Sarah let her folded arms drop down and clasped her hands in front of her, and turned to look at Carol. Her dark brown eyes softened into a deep kindness as she spoke, “you don’t think about me, her…us, in the same way?”

“Of course,” said Carol a little taken back. “I think about Sarah all the time. Sometimes I just try and hold onto how it felt when I was with her, like bathing in a warm glow.” Carol couldn’t help but feel the tingle of memory as it danced over her shoulders and they twitched involuntarily. Sarah closed her eyes and smiled. “Oh I know,” she said as her own shoulders jerked suddenly. “It’s weird though,” she said letting the smile drop slightly, “like being a little bit in love with yourself.”
Carol couldn’t help but let out a loud sharp laugh. She tried to stifle it behind her hand but it was too late. Sarah looked at her, head titled in confusion. “What? Why are you laughing?” She asked perplexed.
“Sorry, sorry,” Carol said trying to push the residual snickering down. “It’s just, that’s the most Sarah thing you’ve ever said to me.”

Sarah walked towards Carol slowly but purposefully, the lower half of her hologrammatic body passing through the welcome desk.
“Woah!” Said Carol as Sarah closed the gap between them. “What happened to that whole transition period thing?”
“It’s still a work in progress,” she said dismissively. Sarah studied Carol’s face with an intense curiosity, like detective trying to work a confession out of a murderer. “You know, this is the first time I’ve actually seen you laugh,” said Sarah, eventually giving a satisfied nod and moving back slightly, enough to respect Carol’s personal space but still unnerve her.
“I don’t get it,” Carol said, “I laugh all the time.”
“Never with me though,” said Sarah sadly. “I have so many memories of you laughing with the actual Sarah but none of them were from her, my point of view.” Sarah continued to study Carol’s face but it was less invasive this time, more like she was savouring the moment. Committing it to memory.

Not once had Carol thought about how things were for this Sarah. How difficult it must be to only have memories of someone you’re supposed to be, someone so loved for who she was. It was out of character for Carol to not empathise with someone, especially given the deep connection they shared. Her mental walls must have gone up pretty high to shut out the simple thought that she too was hurting.
“You’re doing it right now, aren’t you?” Sarah asked, her eyes wide and head tilted. The interruption to her thought process left Carol lagging behind the conversation slightly. “Sorry,” she said trying to refocus, “what am I doing?”
“Thinking about how I’m feeling.”
“Oh, yeah, I guess I was.”
“You’re empathising with me,” Sarah laughed. “Counsellor, I think we’ve had a breakthrough!”
Carol scrunched up her face in annoyance and tried to push Sarah away but her hand met no resistance. They both looked down at Carol’s arm sticking through Sarah’s blouse, the edges rippling outwards like a disturbed pond.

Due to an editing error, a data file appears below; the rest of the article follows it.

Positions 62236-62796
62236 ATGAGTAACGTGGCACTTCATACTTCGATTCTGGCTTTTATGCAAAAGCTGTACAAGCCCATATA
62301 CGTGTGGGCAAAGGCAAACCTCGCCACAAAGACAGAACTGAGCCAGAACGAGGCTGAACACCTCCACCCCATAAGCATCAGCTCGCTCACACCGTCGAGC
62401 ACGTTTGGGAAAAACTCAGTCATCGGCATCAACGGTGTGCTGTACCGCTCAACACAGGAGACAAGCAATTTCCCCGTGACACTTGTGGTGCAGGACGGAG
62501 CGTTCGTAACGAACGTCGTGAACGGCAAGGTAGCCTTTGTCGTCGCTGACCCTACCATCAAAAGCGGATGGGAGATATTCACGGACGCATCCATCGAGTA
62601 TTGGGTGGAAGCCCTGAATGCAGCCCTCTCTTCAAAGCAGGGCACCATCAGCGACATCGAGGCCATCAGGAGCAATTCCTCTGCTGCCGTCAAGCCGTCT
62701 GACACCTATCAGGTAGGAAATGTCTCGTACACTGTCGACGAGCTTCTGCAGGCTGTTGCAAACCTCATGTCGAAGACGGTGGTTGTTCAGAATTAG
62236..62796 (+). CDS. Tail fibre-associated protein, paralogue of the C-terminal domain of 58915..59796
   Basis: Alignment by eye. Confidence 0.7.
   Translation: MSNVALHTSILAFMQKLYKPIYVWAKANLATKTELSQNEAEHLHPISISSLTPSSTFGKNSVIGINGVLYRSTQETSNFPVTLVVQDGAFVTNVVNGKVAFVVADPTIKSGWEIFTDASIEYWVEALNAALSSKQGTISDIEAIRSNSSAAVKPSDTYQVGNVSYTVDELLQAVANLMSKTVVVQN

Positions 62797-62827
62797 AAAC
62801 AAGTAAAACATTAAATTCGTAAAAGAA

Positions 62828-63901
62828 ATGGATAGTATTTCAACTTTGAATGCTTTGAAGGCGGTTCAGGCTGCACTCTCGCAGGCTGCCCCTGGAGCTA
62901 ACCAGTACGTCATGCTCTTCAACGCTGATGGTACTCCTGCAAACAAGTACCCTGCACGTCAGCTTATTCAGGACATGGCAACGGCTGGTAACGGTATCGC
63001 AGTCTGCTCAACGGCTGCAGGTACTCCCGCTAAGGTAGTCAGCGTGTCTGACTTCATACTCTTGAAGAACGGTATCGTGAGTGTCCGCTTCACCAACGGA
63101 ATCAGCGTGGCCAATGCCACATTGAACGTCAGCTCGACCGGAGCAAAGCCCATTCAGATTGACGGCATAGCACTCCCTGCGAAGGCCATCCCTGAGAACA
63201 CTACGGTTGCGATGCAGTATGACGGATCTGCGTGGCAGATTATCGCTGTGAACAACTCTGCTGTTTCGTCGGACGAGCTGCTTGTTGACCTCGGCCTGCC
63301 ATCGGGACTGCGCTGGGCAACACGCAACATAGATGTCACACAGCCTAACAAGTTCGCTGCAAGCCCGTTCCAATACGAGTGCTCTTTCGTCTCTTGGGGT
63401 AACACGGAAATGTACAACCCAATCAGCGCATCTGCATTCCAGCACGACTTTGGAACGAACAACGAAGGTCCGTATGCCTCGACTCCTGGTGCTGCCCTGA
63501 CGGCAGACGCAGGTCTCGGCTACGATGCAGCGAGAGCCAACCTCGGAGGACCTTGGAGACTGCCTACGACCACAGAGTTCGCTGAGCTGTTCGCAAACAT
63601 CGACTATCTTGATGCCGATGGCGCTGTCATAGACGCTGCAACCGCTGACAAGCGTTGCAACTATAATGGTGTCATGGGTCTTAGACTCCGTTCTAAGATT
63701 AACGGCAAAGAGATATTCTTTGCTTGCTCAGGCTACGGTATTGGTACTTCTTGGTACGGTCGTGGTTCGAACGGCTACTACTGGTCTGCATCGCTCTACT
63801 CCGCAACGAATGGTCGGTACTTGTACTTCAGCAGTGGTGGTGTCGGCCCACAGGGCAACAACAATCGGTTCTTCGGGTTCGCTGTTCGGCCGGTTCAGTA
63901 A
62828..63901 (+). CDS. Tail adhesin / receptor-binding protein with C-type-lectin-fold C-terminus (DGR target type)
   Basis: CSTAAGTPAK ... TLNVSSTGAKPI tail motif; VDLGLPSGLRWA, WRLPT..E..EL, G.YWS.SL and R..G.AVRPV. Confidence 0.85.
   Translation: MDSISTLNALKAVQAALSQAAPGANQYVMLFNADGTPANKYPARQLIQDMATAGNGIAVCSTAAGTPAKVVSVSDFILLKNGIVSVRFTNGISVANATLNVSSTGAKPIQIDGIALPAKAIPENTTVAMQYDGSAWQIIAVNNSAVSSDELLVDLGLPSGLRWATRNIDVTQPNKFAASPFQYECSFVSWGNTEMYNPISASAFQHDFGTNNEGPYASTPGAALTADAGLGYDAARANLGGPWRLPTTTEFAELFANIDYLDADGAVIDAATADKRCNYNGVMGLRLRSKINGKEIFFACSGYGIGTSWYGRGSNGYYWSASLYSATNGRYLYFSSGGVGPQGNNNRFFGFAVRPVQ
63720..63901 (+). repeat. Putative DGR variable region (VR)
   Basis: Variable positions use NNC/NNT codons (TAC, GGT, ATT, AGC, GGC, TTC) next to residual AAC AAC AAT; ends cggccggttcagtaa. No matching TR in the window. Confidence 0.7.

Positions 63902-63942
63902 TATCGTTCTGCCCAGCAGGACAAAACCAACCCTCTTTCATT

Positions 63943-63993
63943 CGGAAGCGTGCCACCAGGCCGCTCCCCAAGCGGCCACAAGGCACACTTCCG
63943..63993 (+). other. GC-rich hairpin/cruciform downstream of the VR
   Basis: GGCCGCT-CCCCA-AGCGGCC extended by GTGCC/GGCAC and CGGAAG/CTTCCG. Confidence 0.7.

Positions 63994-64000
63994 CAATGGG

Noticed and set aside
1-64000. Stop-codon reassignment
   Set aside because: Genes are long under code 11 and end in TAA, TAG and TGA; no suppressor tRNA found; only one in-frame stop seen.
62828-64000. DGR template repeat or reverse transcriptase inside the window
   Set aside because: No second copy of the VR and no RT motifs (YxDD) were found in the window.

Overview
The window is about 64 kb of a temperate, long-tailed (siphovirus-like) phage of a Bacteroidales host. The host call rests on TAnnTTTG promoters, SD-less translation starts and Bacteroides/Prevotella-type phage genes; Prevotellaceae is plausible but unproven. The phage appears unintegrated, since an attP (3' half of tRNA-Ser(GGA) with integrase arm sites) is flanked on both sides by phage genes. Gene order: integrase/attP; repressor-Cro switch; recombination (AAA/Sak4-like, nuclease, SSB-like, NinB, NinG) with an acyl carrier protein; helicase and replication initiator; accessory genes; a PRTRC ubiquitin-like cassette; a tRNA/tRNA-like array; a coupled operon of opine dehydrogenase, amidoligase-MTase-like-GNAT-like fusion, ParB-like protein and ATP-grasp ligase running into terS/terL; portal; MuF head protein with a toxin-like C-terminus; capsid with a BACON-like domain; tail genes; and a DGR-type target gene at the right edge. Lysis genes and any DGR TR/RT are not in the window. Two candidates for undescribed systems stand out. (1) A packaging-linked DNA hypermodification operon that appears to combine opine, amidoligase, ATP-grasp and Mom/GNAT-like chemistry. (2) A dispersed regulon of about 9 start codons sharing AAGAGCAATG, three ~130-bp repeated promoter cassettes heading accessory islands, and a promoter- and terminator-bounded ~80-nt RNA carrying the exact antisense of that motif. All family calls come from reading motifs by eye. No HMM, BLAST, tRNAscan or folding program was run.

“Rude.” Said Sarah flatly.

Silence fell over them like a weighted blanket, stifling their rekindled connection. They both sat in the discomfort for a moment before breaking out into raucous laughter. Carol, almost bent in half, had to take several deep breaths to regain control. Tears had once again welled up in her eyes and as she dabbed them away she knew her makeup was beyond help. She didn’t care though, while her closest friend and dearest love was gone forever, she had an opportunity to get to know this Sarah. In time she would grow around the pain and heartache that sat at her core being, until it was small only in comparison to all the love and joy she had wrapped it up in. So seldom is one afforded the chance to say goodbye to those we have lost, and even rarer to heal with them by your side.

Carol looked at Sarah, taking a moment to really see this familiar stranger for who she was and not who she wasn’t. They had made her this way, grown from memories, love, and hope. She could have just been a simple vessel, a means to an eventual end but Sarah was so much more than that. Past the blindness of trauma and guilt was a woman who loved and needed to be loved back, ignoring her was to deny Carol’s own heart and feelings, she could see that now. A soft, kind smile fell over her face as she looked deep into Sarah’s eyes.
“What are you thinking about?” Asked Sarah, her tone curious and playful.
“How much I’ve miss you,” replied Carol, “ and how I’m looking forward to getting to know you.”

The two women stood in comfortable silence for a moment, quietly acknowledging the breakthrough. The chime of the lift cut the air and they watched the doors open to an empty car. Sarah gestured towards it, “fancy a cuppa in the mess?”
Carol screwed up her face, “gods no! Let’s go to the Ex Mentis lounge, I’ve got my own stash.” She said making her way towards the waiting lift.
“And the good biscuits?,” asked Sarah following her.
“Of course,” Carol replied with a grin. She went to press the button for her floor but it lit up on its own. Carol raised a curious eyebrow at Sarah, who offered only a coy shrug in return. Standing shoulder to holographic shoulder they waited for the doors to close.
“Do you fence by any chance?” Asked Carol idly.
“Used to,” said Sarah just as casually. “Had a bit of an accident a while back though and had to give it up.”
“Oh, shame.”
“I like to watch though.”
“Oh I bet you do,” Carol said with a flirtatious wink. As the lift doors slid closed another fit of laughter erupted from the pair and they were on their way up.

Finis.

Edward Shaddow

Published 4 months ago